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Statement For every $n > 1$ there is always at least one prime $p$ such that $n < p < 2n$.

I am curious to know that if I replace that $2n$ by $2n-\epsilon$, ($\epsilon>0$) then what is the $\inf (\epsilon)$ so that the inequality still holds, meaning there is always a prime between $n$ and $2n-\epsilon$

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Three related points are worthy of mention, showing that epsilon can be close to n.

There is a result of Finsler that approximates how many primes lie between n and 2n, which is of order o(n/log(n)) as is to be expected by the Prime Number Theorem.

Literature on prime gaps will tell you the exponent delta such that there is (for sufficiently large n) at least one prime in the interval (n , n + n^delta). I think delta is less than 11/20.

Observed data suggests that n^delta can be replaced by something much smaller: for n between something like 3 and 10^14 , some function like 2(log(n))^2 works.

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Bertrand's postulate is

if n > 3 is an integer, then there always exists at least one prime number p with n < p < 2n − 2.

Thus ε < 2 for n > 3. What if n ≤ 3?

  • For n = 3, 3 < 5 < 6 - ε ⇒ ε < 1
  • For n = 2, 2 < 3 < 4 - ε ⇒ ε < 1

Hence we have 0 < ε < 1, if ε is a constant.

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  • $\begingroup$ now the question may be more interesting. I actually wanted to find the least postive $\epsilon$ such that the condition remains true. $\endgroup$ – anonymous Aug 11 '10 at 16:21
  • $\begingroup$ @Chandru1: Any ε between 0 and 1 will do, so the infimum of all possible positive ε is 0. This is not surprising. Did you want the supremum instead? (The supremum is 1 of you want it to hold for n=2 or 3, and infinity if you only want sufficiently large n.) $\endgroup$ – ShreevatsaR Aug 11 '10 at 16:44
  • $\begingroup$ @ShreevatsaR : Hi i got it. $\endgroup$ – anonymous Aug 11 '10 at 16:50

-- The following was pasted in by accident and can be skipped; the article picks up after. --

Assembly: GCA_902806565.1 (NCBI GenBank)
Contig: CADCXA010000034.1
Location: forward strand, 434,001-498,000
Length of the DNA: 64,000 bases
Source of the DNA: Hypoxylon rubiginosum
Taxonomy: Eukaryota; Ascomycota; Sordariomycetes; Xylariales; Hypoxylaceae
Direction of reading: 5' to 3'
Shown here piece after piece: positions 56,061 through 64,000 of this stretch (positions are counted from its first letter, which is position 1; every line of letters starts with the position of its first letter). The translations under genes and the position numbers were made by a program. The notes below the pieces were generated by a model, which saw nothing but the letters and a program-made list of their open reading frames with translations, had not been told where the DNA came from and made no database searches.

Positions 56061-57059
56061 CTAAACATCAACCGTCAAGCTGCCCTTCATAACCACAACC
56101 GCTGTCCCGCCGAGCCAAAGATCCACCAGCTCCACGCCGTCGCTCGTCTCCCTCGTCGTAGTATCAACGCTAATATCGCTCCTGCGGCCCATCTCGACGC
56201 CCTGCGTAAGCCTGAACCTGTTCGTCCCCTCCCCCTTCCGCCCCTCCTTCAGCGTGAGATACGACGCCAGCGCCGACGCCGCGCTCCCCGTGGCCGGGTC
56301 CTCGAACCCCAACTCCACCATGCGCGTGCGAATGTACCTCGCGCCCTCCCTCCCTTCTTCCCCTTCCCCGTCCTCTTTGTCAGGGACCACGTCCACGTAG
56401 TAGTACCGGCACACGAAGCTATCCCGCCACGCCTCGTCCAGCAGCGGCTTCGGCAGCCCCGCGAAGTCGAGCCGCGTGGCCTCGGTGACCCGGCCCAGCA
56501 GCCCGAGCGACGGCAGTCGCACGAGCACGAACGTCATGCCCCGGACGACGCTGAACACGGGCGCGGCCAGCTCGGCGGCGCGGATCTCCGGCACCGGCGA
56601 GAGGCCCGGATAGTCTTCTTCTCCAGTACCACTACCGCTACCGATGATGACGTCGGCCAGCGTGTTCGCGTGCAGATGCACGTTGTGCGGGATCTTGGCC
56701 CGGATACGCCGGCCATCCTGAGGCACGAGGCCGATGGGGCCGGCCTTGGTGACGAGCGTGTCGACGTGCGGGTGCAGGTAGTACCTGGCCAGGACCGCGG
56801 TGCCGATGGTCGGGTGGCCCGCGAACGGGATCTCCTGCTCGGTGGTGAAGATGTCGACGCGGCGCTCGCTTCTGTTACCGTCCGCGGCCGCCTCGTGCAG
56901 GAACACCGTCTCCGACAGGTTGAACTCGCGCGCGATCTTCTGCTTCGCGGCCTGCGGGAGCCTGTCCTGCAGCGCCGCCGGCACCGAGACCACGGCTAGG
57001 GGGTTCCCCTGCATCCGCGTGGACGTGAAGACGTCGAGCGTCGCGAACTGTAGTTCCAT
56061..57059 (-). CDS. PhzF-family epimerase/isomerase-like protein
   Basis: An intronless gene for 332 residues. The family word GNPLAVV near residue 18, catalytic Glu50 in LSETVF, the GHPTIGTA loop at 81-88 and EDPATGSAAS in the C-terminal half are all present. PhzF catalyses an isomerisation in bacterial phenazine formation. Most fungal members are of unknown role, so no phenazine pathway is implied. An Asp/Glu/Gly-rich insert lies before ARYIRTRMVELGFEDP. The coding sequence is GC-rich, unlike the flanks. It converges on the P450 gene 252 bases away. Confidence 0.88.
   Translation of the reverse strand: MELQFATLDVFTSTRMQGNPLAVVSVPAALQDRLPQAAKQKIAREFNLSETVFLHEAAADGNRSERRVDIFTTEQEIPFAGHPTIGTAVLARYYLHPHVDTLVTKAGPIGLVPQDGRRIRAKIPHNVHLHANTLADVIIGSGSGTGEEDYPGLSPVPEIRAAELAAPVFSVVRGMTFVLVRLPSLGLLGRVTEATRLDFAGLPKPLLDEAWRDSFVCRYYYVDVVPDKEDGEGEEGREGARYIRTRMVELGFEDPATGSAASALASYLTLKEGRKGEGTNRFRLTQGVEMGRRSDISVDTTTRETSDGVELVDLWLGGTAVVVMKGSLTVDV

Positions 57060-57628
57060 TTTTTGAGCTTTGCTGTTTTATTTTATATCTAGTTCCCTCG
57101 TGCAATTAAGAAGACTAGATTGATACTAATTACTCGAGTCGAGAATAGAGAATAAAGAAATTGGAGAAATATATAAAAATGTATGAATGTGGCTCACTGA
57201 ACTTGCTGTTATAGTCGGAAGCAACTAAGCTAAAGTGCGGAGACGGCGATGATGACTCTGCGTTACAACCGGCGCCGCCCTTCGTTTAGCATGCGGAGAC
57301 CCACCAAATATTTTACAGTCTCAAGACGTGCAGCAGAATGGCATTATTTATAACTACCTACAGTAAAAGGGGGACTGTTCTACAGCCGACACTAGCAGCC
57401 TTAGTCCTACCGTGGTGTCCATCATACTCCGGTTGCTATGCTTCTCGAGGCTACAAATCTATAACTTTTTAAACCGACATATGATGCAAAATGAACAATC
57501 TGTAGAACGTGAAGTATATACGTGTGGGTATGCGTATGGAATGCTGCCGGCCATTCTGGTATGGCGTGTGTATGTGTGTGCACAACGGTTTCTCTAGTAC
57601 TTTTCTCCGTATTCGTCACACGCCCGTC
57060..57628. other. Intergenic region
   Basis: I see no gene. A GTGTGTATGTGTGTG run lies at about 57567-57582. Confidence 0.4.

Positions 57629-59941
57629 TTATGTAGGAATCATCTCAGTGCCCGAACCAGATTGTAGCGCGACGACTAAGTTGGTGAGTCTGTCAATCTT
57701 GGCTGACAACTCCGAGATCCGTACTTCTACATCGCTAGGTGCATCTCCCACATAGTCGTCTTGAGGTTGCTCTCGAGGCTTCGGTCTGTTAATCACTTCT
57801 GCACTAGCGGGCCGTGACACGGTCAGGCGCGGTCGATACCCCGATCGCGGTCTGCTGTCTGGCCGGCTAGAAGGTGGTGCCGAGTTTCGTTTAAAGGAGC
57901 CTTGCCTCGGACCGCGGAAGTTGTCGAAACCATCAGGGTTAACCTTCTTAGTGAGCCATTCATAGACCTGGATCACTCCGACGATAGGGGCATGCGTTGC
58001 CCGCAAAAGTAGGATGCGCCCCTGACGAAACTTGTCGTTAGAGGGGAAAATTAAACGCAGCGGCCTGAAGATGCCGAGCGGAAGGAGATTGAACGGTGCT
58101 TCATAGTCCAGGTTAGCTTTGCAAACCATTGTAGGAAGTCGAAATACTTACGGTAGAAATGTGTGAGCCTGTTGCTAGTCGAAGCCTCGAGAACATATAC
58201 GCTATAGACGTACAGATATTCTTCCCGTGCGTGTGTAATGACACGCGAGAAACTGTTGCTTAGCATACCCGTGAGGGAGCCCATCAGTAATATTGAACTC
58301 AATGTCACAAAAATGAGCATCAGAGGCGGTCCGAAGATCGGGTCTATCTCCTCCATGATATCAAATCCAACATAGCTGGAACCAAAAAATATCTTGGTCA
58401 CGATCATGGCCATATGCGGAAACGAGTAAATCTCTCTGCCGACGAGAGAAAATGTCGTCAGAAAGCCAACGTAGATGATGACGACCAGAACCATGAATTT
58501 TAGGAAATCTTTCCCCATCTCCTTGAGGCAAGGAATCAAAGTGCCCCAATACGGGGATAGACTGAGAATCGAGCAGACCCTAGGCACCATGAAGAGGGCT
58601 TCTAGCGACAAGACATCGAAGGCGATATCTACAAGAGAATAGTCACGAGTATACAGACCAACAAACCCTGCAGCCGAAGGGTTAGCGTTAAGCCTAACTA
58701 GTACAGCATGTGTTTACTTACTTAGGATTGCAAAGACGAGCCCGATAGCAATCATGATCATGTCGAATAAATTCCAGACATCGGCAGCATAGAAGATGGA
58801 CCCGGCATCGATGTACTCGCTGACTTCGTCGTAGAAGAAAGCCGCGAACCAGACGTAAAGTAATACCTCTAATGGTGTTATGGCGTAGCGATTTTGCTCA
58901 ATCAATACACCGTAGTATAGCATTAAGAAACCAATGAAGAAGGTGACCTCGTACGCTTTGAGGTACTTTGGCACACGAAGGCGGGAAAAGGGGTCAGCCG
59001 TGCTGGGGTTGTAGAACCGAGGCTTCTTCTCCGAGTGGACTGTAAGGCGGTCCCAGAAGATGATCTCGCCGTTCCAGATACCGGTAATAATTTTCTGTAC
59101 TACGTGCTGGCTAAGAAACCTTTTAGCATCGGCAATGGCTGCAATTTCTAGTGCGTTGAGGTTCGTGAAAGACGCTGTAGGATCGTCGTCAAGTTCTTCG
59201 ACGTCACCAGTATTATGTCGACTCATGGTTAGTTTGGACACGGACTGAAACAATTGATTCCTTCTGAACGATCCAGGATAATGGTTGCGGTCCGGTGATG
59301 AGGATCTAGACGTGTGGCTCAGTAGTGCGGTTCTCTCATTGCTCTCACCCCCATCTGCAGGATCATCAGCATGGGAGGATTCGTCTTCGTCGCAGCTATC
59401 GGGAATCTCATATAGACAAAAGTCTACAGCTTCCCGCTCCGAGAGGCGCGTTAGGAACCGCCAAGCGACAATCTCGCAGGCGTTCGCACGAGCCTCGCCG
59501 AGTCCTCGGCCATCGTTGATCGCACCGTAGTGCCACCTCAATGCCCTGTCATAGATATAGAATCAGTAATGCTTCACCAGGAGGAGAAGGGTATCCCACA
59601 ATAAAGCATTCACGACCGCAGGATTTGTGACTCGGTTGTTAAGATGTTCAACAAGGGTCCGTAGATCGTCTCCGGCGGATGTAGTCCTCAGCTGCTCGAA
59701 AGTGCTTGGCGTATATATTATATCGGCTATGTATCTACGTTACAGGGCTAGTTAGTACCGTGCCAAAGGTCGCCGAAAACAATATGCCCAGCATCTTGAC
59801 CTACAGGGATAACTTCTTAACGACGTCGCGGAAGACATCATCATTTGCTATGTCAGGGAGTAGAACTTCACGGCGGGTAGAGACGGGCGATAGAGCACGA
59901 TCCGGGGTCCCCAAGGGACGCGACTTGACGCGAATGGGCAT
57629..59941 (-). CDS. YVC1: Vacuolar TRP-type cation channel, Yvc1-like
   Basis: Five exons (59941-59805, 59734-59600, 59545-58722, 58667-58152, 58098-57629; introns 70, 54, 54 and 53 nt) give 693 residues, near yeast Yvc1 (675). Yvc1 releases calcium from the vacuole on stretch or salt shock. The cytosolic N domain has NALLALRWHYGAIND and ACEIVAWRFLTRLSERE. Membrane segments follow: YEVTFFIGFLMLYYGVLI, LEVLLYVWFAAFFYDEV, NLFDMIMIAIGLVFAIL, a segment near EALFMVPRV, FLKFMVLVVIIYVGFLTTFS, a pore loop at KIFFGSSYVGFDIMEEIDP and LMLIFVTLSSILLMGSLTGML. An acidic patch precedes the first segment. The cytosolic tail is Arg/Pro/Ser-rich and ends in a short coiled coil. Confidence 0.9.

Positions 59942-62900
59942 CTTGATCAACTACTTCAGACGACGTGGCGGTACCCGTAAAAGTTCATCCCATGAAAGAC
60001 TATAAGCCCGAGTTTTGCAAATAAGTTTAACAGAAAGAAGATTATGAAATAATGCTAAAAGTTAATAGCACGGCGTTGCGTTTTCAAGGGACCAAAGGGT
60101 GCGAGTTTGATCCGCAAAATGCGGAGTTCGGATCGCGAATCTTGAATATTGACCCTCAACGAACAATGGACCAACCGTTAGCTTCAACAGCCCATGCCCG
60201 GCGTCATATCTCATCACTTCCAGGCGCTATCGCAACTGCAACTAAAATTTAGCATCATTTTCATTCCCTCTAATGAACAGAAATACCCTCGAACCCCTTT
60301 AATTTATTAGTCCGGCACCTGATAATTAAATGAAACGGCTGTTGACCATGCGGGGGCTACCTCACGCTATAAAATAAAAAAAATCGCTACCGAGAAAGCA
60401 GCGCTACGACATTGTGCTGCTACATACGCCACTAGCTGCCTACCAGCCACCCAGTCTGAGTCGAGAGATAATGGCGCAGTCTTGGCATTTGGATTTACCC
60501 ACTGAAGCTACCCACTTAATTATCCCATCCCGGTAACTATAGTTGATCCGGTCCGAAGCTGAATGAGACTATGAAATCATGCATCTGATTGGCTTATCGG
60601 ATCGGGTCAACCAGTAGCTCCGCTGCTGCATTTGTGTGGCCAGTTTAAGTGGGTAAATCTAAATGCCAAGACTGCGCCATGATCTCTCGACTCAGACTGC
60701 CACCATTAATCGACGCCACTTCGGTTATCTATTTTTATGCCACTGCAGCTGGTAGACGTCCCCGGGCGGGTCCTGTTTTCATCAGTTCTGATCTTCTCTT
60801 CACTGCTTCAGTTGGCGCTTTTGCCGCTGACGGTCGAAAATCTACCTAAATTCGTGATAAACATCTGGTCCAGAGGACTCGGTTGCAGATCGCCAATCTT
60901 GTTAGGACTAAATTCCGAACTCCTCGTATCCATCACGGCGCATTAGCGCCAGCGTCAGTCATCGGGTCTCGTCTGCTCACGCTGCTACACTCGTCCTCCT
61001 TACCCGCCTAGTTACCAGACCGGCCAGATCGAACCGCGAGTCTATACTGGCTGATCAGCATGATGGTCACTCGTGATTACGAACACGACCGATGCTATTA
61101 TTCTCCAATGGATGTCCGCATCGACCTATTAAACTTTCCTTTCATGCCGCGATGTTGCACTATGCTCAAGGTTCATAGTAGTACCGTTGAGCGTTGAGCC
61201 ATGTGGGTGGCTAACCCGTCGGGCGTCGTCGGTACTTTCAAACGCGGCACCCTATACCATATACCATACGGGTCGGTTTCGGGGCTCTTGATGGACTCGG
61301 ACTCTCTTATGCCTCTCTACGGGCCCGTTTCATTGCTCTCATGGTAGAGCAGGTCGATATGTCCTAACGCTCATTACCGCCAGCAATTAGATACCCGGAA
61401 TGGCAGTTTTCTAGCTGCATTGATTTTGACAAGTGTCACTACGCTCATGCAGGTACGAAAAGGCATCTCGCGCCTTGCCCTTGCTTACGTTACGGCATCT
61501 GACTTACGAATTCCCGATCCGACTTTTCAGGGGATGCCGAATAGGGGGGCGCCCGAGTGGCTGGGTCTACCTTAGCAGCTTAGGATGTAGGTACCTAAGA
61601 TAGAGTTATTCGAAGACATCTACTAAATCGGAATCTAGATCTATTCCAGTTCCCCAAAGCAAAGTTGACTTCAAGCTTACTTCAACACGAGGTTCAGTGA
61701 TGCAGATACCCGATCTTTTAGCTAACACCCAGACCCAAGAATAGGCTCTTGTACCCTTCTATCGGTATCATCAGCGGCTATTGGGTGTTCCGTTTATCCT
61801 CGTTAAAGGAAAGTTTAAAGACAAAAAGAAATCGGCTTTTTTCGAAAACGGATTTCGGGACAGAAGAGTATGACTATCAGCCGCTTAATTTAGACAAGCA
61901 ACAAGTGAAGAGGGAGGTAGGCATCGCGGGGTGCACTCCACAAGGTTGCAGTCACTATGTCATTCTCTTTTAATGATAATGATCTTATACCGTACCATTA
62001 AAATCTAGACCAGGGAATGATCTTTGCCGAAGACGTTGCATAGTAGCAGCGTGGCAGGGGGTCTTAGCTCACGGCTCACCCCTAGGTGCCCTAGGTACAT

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The answer depends if you want an answer that is true "for all n" or an answer that is true "for all sufficiently large n." For instance, there is not always a prime in an interval of the form (n, 3n/2). Take n=7, for instance. There is always a prime in such an interval "for sufficiently large n," however.

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This was there in the proof of Bertrand's theorem.

if $n>60$, then $\varepsilon=\frac{2n}{3}$.

EDIT: I can't find the exact proof, but almost all proofs include this step:
We prove that $\frac{(2n)!}{((n!)*(n!))}$ has no prime factors at all in the gap interval ($\frac{2n}{3}$ , n)
As a result, if $\varepsilon=\frac{2n}{3}$, then there is no prime number in the interval (n,2n)

Also refer Wiki

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  • $\begingroup$ Hi! Welcome to math.SE. This solution would be more helpful if you cited readers to the proof you are referring to. Might you be able to add that? $\endgroup$ – rschwieb Dec 28 '12 at 14:30
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In 1952, J. Nagura, for example, proved that there is a prime between $n$ and $\frac{6}{5}n$.

https://www.quora.com/Is-Jitsuro-Naguras-1952-proof-that-for-n-geq-25-there-is-always-a-prime-between-n-and-1-+-frac-1-5-n-generally-accepted

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